At the start, I found myself feeling uncomfortable and locked up. This resulted in poor shot-making with my Cherry Vibe at 2000. After four frames I went to my Critical Theory -- the ball that had worked best during practice sessions -- and also jumped ship and starting moving left. I cut the first two shots short for a Brooklyn double, and for the rest of the block found myself chasing left ending up at looking at 24 by the end of the set. For the most part, all of us found ourselves feeling like we were in the same boat because of the friction we encountered at the outset. We all found ourselves giving into the temptation to chase left with the exception of a few of our straighter players, who could stay right longer with a lot of ball speed. Our guys with more hand or softer speed just couldn't make that work. Jake Setchell, in my opinion, was the only bowler that felt good physically all 30 frames with 30 good shots. Everyone else, at some point, found themselves with at least a four-frame stretch of being lost in a transition or poor spare-shooting or even worse - both.
Here's the tale of the tape:
Ray Orf's Pro Shop #1 --- 907, 976, 1142 = 3025 (Griffin 175, 167, 232 = 574; Spink 152, 162, 235 = 549; Lemiesz 179, 245, 237 = 661; Brockland 210, 188, 214 = 612; Orf 191, 214, 224 = 629).
Our lefty (Griffin) did the best he could on his side of the lane all by himself, salvaging a respectable set the last game once he found something. Spink went to equipment with less surface pretty quickly and found himself having speed control issues and difficulty hitting the break point. That resulted in six splits the first two games. Lemiesz also started with less surface and struggled the first game. He pulled out a gritty Diamondback for game two and then went back to his Marvel Pearl for game three, rebounding like a pro for the highest series on our squad. Both Spink and Lemiesz, with their stronger hands, were able to create room to the right the last game. Brockland threw the ball great with only two opens, one a split, and just couldn't string any strikes together (11 frames of 9-spare) even with plenty of equipment options. Orf wasn't as comfortable as he most often is on tough conditions and made some bad shots. Nonetheless, veteran that he is, he pulled out a consistent 629. He started with surface according to the game plan as well as anyone on the pair. Real success for Orf only came, playing a tighter angle in around fourth arrow, throwing a set-ending five-bagger with a Taboo Jet Black.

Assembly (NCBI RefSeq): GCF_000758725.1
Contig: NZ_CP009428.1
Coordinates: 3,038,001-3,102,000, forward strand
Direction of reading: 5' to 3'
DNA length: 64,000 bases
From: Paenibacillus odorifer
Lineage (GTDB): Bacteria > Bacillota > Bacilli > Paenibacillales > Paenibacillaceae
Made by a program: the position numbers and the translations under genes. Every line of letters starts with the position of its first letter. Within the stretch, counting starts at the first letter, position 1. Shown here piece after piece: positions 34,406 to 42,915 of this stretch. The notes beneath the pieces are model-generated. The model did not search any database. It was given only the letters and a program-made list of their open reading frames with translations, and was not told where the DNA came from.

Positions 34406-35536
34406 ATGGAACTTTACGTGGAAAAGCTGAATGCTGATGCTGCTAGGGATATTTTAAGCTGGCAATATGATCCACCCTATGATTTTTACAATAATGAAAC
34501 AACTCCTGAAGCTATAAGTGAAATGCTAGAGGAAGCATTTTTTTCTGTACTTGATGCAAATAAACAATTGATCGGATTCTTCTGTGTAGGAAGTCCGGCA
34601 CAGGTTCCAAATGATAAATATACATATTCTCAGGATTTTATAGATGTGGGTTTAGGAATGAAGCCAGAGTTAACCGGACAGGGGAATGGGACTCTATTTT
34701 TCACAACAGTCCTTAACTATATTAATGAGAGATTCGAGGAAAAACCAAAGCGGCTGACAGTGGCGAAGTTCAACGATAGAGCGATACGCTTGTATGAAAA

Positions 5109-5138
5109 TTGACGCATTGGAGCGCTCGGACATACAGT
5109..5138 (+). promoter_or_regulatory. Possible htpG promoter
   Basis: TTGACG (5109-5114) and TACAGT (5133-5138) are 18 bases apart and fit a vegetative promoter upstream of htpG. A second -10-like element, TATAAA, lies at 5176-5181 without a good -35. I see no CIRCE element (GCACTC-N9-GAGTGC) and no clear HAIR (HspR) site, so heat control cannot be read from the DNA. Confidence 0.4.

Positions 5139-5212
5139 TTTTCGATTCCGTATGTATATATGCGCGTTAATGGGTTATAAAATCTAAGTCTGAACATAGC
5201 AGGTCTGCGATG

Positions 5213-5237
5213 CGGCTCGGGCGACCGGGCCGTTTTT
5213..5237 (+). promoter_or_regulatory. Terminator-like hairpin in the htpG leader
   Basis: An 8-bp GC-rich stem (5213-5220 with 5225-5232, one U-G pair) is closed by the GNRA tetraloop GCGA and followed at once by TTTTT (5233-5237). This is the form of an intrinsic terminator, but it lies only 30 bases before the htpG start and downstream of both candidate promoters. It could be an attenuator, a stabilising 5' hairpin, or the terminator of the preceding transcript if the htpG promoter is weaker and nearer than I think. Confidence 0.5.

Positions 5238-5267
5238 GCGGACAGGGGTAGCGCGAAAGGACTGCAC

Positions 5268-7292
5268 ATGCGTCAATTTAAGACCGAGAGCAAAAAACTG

Insidebowling.com Black --- 986, 973, 997 = 2956 (Flanagan 180, 190,191 = 561; Tod 171, 216, 178 = 565; Setchell 205, 213, 207 = 625; Wedemeier 210, 163, 221 = 594; Remaklus 220, 191, 200 = 611).